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THCV: "superhero" with possible health effects

There is still much to discover in the field of cannabinoids. Different cannabinoids behave differently when it comes to how they interact with the body through our endocannabinoid system. Today, we're going to look at one of the most well-known minor cannabinoids - THCV, which could be a promising substance in promoting weight loss.  Does the name remind you of the well-known THC? But THCV, which is not to be confused with THC, is coming to the fore due to its unique properties and potential to help with disease. As curiosity drives us on, let's explore this phytocannabinoid in this article.

What is THCV?

Tetrahydrocannabivarin, or THCV, is a phytocannabionide discovered in 1971 by Frans W. H. M. Merkus. Subsequently, it was found that some indigenous African sativa varieties in particular have a high THCV content in cannabis plants.

The cannabis plant produces more than 140 different cannabinoids, of which CBD and THC are among the best known representatives. However, other cannabinoids, such as THCV, are also of interest. What is particularly interesting about THCV is its mode of action, which we will explore in more detail later in the article.

THCV can be said to be similar in some ways to other cannabinoids, as it is produced in the trichomes of the cannabis plant. And like its chemical brethren, THCV starts out as the precursor (base substance) of the cannabinoid CBGV-A. With the help of enzymes, CBGV-A is converted into THCV-A (tetrahydrocannabivaric acid) and other cannabinoids.

The cannabinoids in cannabis occur in their acidic form, i.e. as acids. It is only by decarboxylation, a chemical process of decomposition, that the carbon dioxide molecule is released (split off). This occurs naturally under the influence of sunlight and this process will hasten the heating of the plant material.

The spectrum of effects of cannabinoid acids is not the same as that of cannabinoids. This can be seen clearly in the example of THCA, because, unlike THC, this acid does not have a psychoactive effect.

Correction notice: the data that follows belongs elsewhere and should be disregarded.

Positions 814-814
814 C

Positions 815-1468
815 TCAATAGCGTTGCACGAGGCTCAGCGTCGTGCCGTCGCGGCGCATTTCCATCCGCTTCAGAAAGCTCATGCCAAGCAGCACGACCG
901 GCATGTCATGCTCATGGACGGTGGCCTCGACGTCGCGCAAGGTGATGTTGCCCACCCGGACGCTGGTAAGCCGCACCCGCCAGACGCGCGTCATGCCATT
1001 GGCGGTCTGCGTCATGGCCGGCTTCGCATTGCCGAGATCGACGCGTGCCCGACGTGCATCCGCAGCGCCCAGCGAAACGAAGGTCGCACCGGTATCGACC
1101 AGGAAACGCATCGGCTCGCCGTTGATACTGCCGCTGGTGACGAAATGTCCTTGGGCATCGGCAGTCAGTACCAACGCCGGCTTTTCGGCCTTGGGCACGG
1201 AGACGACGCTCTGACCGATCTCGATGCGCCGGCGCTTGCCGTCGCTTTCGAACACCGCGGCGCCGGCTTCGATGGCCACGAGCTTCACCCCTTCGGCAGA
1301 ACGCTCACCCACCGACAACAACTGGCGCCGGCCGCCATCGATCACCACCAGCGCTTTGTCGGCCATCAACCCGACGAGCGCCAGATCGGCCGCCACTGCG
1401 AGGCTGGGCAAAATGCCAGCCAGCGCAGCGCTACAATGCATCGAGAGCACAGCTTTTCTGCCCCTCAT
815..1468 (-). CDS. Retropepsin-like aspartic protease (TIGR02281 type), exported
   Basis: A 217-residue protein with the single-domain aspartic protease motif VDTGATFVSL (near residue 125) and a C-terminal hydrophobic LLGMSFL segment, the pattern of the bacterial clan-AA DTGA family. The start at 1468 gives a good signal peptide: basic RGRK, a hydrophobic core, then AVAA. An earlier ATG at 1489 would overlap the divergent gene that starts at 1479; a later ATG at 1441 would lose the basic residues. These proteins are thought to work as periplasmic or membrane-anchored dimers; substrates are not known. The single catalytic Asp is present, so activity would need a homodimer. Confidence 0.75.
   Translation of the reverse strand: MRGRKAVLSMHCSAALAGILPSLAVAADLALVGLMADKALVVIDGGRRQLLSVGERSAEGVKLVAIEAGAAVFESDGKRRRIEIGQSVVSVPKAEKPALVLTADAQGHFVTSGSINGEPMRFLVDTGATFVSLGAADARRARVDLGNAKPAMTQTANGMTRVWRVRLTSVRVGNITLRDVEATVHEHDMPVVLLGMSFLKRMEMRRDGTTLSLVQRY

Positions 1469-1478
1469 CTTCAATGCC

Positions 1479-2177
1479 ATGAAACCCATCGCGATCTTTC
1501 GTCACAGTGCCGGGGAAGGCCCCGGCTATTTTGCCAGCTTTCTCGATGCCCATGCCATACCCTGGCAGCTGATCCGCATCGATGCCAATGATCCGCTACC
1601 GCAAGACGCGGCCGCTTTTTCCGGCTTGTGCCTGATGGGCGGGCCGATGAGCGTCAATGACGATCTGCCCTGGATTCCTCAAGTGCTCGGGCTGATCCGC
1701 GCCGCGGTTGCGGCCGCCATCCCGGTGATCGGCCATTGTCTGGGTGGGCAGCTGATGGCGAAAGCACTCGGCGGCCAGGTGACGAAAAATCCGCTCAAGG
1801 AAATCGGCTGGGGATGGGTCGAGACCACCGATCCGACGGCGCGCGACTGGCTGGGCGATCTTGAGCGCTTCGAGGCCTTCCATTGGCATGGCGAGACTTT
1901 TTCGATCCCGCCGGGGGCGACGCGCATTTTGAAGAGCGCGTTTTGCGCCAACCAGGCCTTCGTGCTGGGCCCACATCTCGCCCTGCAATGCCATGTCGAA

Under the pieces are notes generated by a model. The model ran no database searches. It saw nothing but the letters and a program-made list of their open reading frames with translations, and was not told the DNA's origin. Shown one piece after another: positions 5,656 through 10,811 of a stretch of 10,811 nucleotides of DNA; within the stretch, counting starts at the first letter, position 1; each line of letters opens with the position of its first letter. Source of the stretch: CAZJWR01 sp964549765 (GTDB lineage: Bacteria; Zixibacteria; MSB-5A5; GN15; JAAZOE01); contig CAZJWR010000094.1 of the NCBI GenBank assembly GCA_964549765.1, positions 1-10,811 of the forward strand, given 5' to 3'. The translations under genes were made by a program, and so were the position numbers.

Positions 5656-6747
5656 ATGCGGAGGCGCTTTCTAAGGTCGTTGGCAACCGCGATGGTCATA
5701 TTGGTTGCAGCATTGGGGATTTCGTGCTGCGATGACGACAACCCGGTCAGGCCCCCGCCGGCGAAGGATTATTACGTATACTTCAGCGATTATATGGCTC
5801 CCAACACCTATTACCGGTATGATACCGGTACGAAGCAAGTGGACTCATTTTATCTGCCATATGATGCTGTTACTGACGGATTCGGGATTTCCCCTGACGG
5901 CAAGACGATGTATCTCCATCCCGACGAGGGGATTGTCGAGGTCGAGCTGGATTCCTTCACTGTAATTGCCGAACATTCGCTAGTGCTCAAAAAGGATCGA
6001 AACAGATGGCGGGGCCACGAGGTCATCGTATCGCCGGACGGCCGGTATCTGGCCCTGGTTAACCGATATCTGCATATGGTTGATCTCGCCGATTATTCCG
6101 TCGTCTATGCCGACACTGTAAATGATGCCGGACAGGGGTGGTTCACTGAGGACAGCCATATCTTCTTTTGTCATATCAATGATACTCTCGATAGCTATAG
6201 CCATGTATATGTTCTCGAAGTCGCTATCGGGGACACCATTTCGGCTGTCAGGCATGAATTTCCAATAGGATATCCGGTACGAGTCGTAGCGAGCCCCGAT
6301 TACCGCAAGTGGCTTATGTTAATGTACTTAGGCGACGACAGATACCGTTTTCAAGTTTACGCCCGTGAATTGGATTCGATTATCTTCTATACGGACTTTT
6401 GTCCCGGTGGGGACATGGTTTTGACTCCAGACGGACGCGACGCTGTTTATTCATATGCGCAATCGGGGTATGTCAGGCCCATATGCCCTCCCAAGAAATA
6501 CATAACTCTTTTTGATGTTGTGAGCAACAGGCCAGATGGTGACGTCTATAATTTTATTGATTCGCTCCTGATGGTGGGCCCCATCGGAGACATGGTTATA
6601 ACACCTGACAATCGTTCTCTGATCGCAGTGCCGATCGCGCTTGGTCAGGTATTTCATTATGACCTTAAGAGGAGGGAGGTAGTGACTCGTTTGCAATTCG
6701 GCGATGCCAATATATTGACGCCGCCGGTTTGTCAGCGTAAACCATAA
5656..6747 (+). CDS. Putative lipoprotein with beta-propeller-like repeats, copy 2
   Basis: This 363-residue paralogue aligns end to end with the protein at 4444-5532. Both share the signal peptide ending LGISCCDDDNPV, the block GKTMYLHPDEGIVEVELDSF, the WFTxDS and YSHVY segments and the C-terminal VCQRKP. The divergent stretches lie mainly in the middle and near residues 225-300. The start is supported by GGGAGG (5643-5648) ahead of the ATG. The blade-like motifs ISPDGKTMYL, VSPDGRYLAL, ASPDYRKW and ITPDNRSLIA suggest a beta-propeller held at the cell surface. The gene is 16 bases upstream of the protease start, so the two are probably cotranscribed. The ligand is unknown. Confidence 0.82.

Table: Basic information on THCV


Tetrahydrocannabivarin, abbreviated THCV

Chemical formula


Related molecular structure

THC, but with a different effect


Found in high concentrations mainly in African sativa varieties

Anticipated potential effects

Suppresses appetite, regulates blood sugar, anticonvulsant, stimulates bone growth

Promising health benefits

Obesity, diabetes, epilepsy, Parkinson's disease, schizophrenia, anxiety and depression

Boiling point during vaporisation

220 °C

Endocannabinoid system: How do cannabinoids work in the human body?

We've known about cannabinoids for a while, but it wasn't until the 1980s that we really started to figure out how they work in the body. Thanks to the discovery of the innate cannabinoid receptors that make up the endocannabinoid system, scientists were finally able to advance our understanding of the physiological effects of cannabinoids from cannabis.

The endocannabinoid system (ECS) regulates important bodily functions such as immunity, sleep, mood, digestion, hormone balance and more. Our body produces its own endocannabinoids that bind to CB1 and CB2 receptors. As it turns out, cannabinoids from the cannabis plant can also bind to these receptors. And it is in this way that they can cause changes in physiological function. 

Take THC, for example, which binds to CB1 receptors in the brain and produces a characteristic state that is associated with, for example, changes in time perception, euphoria, a feeling of relaxation, changes in appetite, changes in memory and coordination.

Another well-known cannabinoid, CBD, also integrates with CB1 receptors, but in a different way and without psychoactive effects. CBD prevents other substances from activating the receptor. It thus essentially regulates the effects of THC, for example, by creating a barrier to THC binding to the CB1 receptors.